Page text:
Welcome to the SSS Summary — a little review of what happened this past week in Chicago White Sox baseball, including on-the-field play, the front office jibber-jabber, and everything in-between. Even if you don’t want to remember what happened, sorry, we will tell you anyway.
Some weeks are a lot easier to review than others, and with eight weeks left in the 2023 season, this has been one of my least favorites to cover. The play on the field has been terrible for almost the entire season, so only having two wins to review has been par for the course. However, the constant drama surrounding this team has become exhausting.
Amid the smack talk by departed players such as Keynan Middleton and Lance Lynn, as well as a reality show moment between Tim Anderson and Yasmani Grandal in a locker room smackdown, being a White Sox fan right now sucks. I get that baseball is a challenging sport, and when you follow a team it’s pretty typical for there to be more bad years than good ones. Still, season to season, a fan can usually have hope that a front office can acquire or develop talent, and coaches can work to change a team’s fortunes. But what optimism is there when a team is so gangrenous that it makes you want to puke?
That’s where I’m at in my fandom. It’s challenging to find much that’s appealing about this organization and to see a future where things are different and baseball is competitive again. Nonetheless, there are still 48 games to play, and someone has to cover them. So our South Side Sox staff will be here with you until the very end.
The Recaps Worth Revisiting
Saturday, August 5: White Sox 7, Guardians 4
The story of the night should have been the fantastic start by Michael Kopech, so that’s what I’m going to highlight. Kopech dominated the Guardians and carried a no-hitter into the sixth inning. Unfortunately, Cleveland ended the bid with one out when Andrés Giménez and José Ramírez hit back-to-back doubles. It was refreshing to see Kopech perform well, but he still struggled with his control as he issued four walks in 5 1⁄3 innings.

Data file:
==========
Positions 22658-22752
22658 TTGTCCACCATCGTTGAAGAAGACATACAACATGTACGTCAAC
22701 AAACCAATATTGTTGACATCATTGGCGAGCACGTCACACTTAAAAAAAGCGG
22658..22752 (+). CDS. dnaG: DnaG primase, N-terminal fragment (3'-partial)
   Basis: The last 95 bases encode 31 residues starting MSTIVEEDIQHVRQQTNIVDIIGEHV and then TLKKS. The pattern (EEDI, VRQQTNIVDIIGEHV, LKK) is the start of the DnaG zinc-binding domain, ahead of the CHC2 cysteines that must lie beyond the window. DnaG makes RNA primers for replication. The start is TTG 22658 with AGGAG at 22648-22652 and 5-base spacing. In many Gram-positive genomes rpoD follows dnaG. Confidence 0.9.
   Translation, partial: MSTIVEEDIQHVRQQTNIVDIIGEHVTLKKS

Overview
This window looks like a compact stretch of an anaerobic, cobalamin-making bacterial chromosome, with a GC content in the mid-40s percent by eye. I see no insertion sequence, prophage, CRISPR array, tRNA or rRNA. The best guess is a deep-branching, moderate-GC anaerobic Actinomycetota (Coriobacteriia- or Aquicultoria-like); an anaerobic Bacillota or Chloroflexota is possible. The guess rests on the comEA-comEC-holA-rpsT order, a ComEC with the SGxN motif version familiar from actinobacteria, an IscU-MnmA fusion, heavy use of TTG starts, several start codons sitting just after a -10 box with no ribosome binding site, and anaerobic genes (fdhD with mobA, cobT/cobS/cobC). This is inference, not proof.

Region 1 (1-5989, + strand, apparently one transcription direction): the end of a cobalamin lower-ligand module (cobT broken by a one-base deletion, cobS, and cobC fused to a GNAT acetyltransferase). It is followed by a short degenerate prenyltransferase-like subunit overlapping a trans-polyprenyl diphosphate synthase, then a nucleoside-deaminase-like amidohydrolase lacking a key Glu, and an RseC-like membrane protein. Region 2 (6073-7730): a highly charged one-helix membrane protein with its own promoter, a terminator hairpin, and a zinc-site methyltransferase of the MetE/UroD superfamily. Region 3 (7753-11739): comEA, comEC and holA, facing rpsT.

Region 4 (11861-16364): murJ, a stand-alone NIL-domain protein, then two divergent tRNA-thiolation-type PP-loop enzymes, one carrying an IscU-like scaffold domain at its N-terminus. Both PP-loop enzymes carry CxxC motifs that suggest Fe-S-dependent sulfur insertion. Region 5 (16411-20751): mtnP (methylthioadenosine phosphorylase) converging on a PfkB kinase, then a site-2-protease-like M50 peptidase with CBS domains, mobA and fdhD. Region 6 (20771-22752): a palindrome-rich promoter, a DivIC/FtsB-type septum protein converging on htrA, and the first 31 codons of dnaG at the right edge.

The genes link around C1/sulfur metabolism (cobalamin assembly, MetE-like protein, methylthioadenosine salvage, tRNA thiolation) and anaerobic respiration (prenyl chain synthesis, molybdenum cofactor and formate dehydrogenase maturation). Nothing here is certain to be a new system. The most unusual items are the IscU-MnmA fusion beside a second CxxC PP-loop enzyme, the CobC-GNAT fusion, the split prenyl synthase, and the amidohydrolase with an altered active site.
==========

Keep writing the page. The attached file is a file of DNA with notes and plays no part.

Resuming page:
Home runs fueled the Sox offense, with bombs from Luis Robert Jr., Andrew Vaughn, Oscar Colás and Elvis Andrus. Zach Remillard also hit a two-run single in the top of the eighth, providing the team with more than enough runs to secure the win.
Sunday, August 6: White Sox 5, Guardians 3
After an intense game the night before, the Good Guys took an early 2-0 lead in the top of the first on a double by Andrus, a triple by Robert, and a sacrifice fly by Eloy Jiménez. The bats went silent again until the top of the ninth when the Sox managed to scratch across three runs on singles by Eloy, Vaughn, Colás, and Andrus, as well as bad Guardians defense to get the win and take the series from Cleveland.
Rookie Jesse Scholtens had another strong outing, surrendering only two earned runs on six hits and one walk with six strikeouts in six innings. The bullpen of Lane Ramsey, Sammy Peralta, and Jimmy Lambert shut down the Guardians and nailed down the win.
The Defensive Disport of the Week
Another Gem for La Pantera
There have been so many of these spectacular catches by Luis this season that I’ve lost count. With one on and two outs, Robert summoned his inner basketball star and jumped to snag a rocket off the bat of Kole Calhoun in the bottom of the sixth. It’s almost impossible to recall that just as of a year ago, Robert’s lone defensive weakness was plays at the wall.
The Week’s Top Three Biggest BLASTS
Luis Robert Jr., 415 feet, Saturday, August 5
La Pantera smashed a solo dinger to left field, putting the Good Guys on the board, 1-0.
Oscar Colás, 392 feet, Saturday, August 5
The second bomb of the year for Colás was crushed to right-center field and extended a White Sox lead to 3-0.
Elvis Andrus, 390 feet, Saturday, August 5
The home run brigade continued when Andrus smacked a two-run oppo taco giving the Sox a 5-0 lead, and plenty of runs to take the W.